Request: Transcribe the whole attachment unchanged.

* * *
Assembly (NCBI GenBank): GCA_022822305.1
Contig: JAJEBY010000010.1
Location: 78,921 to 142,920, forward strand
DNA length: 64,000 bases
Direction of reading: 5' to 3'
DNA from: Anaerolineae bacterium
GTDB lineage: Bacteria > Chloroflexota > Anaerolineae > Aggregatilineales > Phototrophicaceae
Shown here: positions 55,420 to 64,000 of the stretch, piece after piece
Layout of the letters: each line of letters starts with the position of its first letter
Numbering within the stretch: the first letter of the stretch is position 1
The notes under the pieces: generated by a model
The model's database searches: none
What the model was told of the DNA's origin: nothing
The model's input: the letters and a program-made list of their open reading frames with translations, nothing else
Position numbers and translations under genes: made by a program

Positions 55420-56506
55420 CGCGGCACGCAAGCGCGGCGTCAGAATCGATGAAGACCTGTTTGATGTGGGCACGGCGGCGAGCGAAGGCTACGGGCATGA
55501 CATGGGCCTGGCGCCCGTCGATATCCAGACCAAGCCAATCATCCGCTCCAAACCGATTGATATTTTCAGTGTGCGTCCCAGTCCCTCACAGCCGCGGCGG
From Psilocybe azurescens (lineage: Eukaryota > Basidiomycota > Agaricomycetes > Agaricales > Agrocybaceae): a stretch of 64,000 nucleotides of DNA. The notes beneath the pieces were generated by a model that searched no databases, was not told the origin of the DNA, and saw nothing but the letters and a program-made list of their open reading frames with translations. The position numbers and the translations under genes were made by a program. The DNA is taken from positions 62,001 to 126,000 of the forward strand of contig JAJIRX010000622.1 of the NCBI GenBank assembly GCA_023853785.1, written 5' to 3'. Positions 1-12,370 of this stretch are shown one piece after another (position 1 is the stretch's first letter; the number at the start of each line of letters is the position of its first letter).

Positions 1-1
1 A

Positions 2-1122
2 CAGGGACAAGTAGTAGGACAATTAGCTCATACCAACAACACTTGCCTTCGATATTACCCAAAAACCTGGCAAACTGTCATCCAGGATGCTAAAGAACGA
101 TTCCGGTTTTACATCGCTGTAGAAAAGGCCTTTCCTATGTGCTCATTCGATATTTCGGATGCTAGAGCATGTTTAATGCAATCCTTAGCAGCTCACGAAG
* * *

Assembly (NCBI GenBank): GCA_022822305.1
Contig: JAJEBY010000010.1
Location: 78,921 to 142,920, forward strand
DNA length: 64,000 bases
Direction of reading: 5' to 3'
DNA from: Anaerolineae bacterium
GTDB lineage: Bacteria > Chloroflexota > Anaerolineae > Aggregatilineales > Phototrophicaceae
Shown here: positions 55,420 to 64,000 of the stretch, piece after piece
Layout of the letters: each line of letters starts with the position of its first letter
Numbering within the stretch: the first letter of the stretch is position 1
The notes under the pieces: generated by a model
The model's database searches: none
What the model was told of the DNA's origin: nothing
The model's input: the letters and a program-made list of their open reading frames with translations, nothing else
Position numbers and translations under genes: made by a program

Positions 55420-56506
55420 CGCGGCACGCAAGCGCGGCGTCAGAATCGATGAAGACCTGTTTGATGTGGGCACGGCGGCGAGCGAAGGCTACGGGCATGA
55501 CATGGGCCTGGCGCCCGTCGATATCCAGACCAAGCCAATCATCCGCTCCAAACCGATTGATATTTTCAGTGTGCGTCCCAGTCCCTCACAGCCGCGGCGG
From Psilocybe azurescens (lineage: Eukaryota > Basidiomycota > Agaricomycetes > Agaricales > Agrocybaceae): a stretch of 64,000 nucleotides of DNA. The notes beneath the pieces were generated by a model that searched no databases, was not told the origin of the DNA, and saw nothing but the letters and a program-made list of their open reading frames with translations. The position numbers and the translations under genes were made by a program. The DNA is taken from positions 62,001 to 126,000 of the forward strand of contig JAJIRX010000622.1 of the NCBI GenBank assembly GCA_023853785.1, written 5' to 3'. Positions 1-12,370 of this stretch are shown one piece after another (position 1 is the stretch's first letter; the number at the start of each line of letters is the position of its first letter).

Positions 1-1
1 A

Positions 2-1122
2 CAGGGACAAGTAGTAGGACAATTAGCTCATACCAACAACACTTGCCTTCGATATTACCCAAAAACCTGGCAAACTGTCATCCAGGATGCTAAAGAACGA
101 TTCCGGTTTTACATCGCTGTAGAAAAGGCCTTTCCTATGTGCTCATTCGATATTTCGGATGCTAGAGCATGTTTAATGCAATCCTTAGCAGCTCACGAAG